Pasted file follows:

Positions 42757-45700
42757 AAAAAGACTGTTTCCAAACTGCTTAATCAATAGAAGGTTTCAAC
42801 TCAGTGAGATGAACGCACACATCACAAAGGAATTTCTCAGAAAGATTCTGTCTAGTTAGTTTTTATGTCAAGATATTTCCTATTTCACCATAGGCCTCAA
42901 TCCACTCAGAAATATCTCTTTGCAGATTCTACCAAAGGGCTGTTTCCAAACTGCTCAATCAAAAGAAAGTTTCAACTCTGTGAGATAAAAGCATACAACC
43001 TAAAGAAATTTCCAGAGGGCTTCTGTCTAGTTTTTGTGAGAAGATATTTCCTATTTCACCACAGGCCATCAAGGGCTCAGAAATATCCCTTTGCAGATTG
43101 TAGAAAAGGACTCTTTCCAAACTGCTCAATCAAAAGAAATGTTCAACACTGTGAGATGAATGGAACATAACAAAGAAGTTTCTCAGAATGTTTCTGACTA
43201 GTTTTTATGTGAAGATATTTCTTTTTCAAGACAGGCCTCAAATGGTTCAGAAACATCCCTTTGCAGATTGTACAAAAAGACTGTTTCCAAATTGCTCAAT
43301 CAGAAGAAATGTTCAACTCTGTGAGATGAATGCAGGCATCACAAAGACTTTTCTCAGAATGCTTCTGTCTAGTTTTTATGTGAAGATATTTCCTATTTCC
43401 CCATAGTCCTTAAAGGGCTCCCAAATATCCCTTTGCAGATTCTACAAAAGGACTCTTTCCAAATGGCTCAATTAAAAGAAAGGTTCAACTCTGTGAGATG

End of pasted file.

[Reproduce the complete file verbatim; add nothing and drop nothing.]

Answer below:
Positions 42757-45700
42757 AAAAAGACTGTTTCCAAACTGCTTAATCAATAGAAGGTTTCAAC
42801 TCAGTGAGATGAACGCACACATCACAAAGGAATTTCTCAGAAAGATTCTGTCTAGTTAGTTTTTATGTCAAGATATTTCCTATTTCACCATAGGCCTCAA
42901 TCCACTCAGAAATATCTCTTTGCAGATTCTACCAAAGGGCTGTTTCCAAACTGCTCAATCAAAAGAAAGTTTCAACTCTGTGAGATAAAAGCATACAACC
43001 TAAAGAAATTTCCAGAGGGCTTCTGTCTAGTTTTTGTGAGAAGATATTTCCTATTTCACCACAGGCCATCAAGGGCTCAGAAATATCCCTTTGCAGATTG
43101 TAGAAAAGGACTCTTTCCAAACTGCTCAATCAAAAGAAATGTTCAACACTGTGAGATGAATGGAACATAACAAAGAAGTTTCTCAGAATGTTTCTGACTA
43201 GTTTTTATGTGAAGATATTTCTTTTTCAAGACAGGCCTCAAATGGTTCAGAAACATCCCTTTGCAGATTGTACAAAAAGACTGTTTCCAAATTGCTCAAT
43301 CAGAAGAAATGTTCAACTCTGTGAGATGAATGCAGGCATCACAAAGACTTTTCTCAGAATGCTTCTGTCTAGTTTTTATGTGAAGATATTTCCTATTTCC
43401 CCATAGTCCTTAAAGGGCTCCCAAATATCCCTTTGCAGATTCTACAAAAGGACTCTTTCCAAATGGCTCAATTAAAAGAAAGGTTCAACTCTGTGAGATG